Oil stable as Iran sanctions loom, but trade wars weigh

Oil has been buoyed by tumbling Venezuelan output and declining shipments from Iran ahead of the imposition of US sanctions on Tehran in November. (Reuters)
Updated 31 August 2018
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Oil stable as Iran sanctions loom, but trade wars weigh

NEW YORK: Oil prices slipped on Friday, pressured by renewed concerns that a global trade war could dent energy demand, although impending US sanctions on Iran and falling Venezuelan output limited the decline.
Benchmark Brent crude oil fell 42 cents to $77.35 a barrel by 1:35 p.m. EDT (1735 GMT). US crude slipped 36 cents to $69.89.
For the month, global benchmark Brent was set to jump 4.3 percent and US crude 1.6 percent. Oil has been buoyed by tumbling Venezuelan output and declining shipments from Iran ahead of the imposition of US sanctions on Tehran in November.
On Friday, however, oil “appears to be following equities lower amidst renewed US/Chinese tariff concerns that could easily escalate in slowing global economic growth and, hence, world oil demand,” Jim Ritterbusch, president of Ritterbusch and Associates, said in a note.
The MSCI Emerging Markets index fell for a second day as a report that US President Donald Trump was preparing to step up a trade war with Beijing dampened risk appetite and erased some gains from a rally this week. In the previous session, concerns about Argentina’s currency weakening had weighed on the outlook for emerging markets.
Trump threatened on Thursday to withdraw from the World Trade Organization and impose tariffs on $200 billion of Chinese imports.
The US rig count, an indicator of future production, rose for the first time in 3 weeks, energy services firm Baker Hughes reported.
US crude production in June hit 10.674 million barrels per day, the highest monthly total on record, the Energy Information Administration (EIA) said in a monthly report on Friday.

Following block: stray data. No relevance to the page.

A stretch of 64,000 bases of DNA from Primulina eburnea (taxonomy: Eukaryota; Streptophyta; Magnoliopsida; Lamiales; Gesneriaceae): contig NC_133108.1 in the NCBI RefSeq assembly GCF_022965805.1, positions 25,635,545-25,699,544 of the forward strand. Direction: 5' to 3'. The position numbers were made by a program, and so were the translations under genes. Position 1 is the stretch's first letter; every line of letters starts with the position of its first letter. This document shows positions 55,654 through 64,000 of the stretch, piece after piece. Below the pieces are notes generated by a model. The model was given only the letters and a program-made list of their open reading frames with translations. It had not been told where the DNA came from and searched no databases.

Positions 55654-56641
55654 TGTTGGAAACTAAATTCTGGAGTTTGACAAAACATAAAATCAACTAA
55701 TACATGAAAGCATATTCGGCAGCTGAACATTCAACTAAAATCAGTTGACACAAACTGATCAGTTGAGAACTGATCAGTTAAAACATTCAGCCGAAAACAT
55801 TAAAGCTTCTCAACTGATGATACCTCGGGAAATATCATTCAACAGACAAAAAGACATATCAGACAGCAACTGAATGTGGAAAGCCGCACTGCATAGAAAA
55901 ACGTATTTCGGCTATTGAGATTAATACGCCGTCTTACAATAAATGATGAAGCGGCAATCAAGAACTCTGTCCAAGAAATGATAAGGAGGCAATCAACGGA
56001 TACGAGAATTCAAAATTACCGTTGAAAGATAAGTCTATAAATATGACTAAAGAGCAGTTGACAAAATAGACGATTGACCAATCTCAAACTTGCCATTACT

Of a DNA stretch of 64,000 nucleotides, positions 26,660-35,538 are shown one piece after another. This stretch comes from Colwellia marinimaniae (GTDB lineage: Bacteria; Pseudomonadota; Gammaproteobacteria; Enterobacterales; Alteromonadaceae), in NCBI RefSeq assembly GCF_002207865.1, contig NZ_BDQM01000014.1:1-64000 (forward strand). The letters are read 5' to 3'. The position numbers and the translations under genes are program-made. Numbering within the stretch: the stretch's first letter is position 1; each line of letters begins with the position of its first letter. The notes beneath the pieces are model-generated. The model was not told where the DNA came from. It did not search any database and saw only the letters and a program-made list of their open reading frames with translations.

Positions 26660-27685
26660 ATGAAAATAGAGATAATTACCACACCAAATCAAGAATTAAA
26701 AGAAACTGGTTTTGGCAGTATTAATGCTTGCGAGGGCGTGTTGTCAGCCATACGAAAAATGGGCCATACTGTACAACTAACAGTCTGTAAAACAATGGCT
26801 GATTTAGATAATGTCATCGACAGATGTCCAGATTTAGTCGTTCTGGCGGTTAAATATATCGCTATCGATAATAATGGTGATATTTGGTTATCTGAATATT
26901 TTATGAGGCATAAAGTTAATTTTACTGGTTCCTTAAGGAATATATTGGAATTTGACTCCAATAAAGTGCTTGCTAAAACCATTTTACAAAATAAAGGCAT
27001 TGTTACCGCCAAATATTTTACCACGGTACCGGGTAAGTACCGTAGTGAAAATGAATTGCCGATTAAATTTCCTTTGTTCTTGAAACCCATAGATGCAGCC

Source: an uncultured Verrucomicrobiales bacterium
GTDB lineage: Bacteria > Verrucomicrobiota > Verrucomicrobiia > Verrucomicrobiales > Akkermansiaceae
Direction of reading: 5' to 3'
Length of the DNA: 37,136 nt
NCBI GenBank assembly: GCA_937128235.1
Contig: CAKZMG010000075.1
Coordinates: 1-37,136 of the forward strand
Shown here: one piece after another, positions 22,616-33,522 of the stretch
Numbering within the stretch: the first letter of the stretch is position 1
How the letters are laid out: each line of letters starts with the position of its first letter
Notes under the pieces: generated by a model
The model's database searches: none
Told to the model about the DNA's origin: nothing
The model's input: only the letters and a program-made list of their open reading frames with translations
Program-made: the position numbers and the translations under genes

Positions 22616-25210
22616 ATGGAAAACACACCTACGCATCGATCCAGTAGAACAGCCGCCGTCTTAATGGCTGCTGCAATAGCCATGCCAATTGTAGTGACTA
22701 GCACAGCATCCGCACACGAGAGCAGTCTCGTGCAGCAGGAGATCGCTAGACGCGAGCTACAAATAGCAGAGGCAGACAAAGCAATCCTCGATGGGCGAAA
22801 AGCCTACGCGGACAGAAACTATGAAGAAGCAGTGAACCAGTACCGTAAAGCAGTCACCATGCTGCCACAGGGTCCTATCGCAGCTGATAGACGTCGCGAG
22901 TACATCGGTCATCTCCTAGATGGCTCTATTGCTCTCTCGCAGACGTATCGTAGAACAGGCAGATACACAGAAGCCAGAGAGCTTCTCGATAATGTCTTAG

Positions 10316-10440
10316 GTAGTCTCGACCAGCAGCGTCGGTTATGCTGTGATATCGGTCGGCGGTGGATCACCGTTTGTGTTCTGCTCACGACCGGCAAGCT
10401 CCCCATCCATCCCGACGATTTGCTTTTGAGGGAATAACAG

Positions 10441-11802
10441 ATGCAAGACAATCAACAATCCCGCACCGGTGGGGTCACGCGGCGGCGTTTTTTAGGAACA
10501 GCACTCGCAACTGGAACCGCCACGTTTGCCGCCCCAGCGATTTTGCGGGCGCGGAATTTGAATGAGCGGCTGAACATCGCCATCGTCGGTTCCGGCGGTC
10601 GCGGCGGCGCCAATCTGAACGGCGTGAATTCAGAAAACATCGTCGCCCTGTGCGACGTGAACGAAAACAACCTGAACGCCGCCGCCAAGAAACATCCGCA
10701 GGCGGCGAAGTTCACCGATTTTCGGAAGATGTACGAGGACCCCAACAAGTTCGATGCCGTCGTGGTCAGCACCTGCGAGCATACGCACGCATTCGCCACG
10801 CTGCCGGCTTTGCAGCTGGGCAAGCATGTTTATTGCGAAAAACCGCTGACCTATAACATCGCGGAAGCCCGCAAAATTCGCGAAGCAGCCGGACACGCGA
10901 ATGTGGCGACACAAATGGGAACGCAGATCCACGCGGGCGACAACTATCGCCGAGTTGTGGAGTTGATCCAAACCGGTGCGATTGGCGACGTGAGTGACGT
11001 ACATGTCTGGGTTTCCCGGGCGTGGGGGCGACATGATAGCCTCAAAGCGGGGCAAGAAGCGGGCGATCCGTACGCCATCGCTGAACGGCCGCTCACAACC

Crude exports rose nearly 200,000 bpd in the month, hitting a new record of 2.2 million bpd, more than twice the level seen last June, the EIA said in a separate monthly report on Friday.
US crude’s discount to Brent, which has widened by nearly a third in the past month, has encouraged an increase in US exports, Bob Yawger, director of energy futures at Mizuho.
Production from the Organization of the Petroleum Exporting Countries increased by 220,000 bpd in August, according to a Reuters survey.
Oil analysts polled by Reuters cut their price forecasts for 2018 in August, for the first time in almost a year, on growing concerns about global trade. A Reuters survey of 45 economists and analysts forecast Brent would average $72.71 in 2018, 16 cents below the $72.87 projected in July but above the $71.96 average so far this year.
The 2019 price was forecast to average $72.58.


Xi urges financial risk prevention while seeking stable growth

Updated 3 min 39 sec ago
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Xi urges financial risk prevention while seeking stable growth

  • China’s economy is growing at its slowest pace in almost 30 years
  • Preventing and resolving financial risks, especially systemic financial risks, is a fundamental task

BEIJING: China should seek stable development of its economy while not forgetting to fend off risks to its financial system, Chinese President Xi Jinping said, state news agency Xinhua reported on Saturday.
China’s economy is growing at its slowest pace in almost 30 years, spurring policymakers to bolster growth by easing credit conditions and cutting taxes.
“It is necessary to focus on preventing risks on the basis of steady growth, while strengthening the countercyclical adjustment of fiscal policy and monetary policy and ensuring that the economy operates in a reasonable range,” Xi said.
Preventing and resolving financial risks, especially systemic financial risks, is a fundamental task, the agency cited Xi as telling a study session for senior Communist Party officials on Friday.
On Wednesday, Premier Li Keqiang reiterated that China would not resort to “flood-like” stimulus such as it unleashed in past downturns.
But after a spate of weak data, investors are asking if Beijing needs to speed or boost support to reduce the risk of a sharper slowdown.
Until now, China has refrained from cutting benchmark interest rates to spur the slowing economy, which would ease financing costs but risk adding to a mountain of debt.
To free up more funds for lending to small and private businesses, the central bank has cut the reserves that banks need to set aside five times in the past year.
Last month, Chinese banks made the most new loans on record, a total of 3.23 trillion yuan ($481 billion). A central bank official said previously that no credit floodgate had been opened, and the lending jump showed recent easing steps were working.
China’s financial sector must serve the real economy, Xi said, but stable growth and risk prevention must be balanced.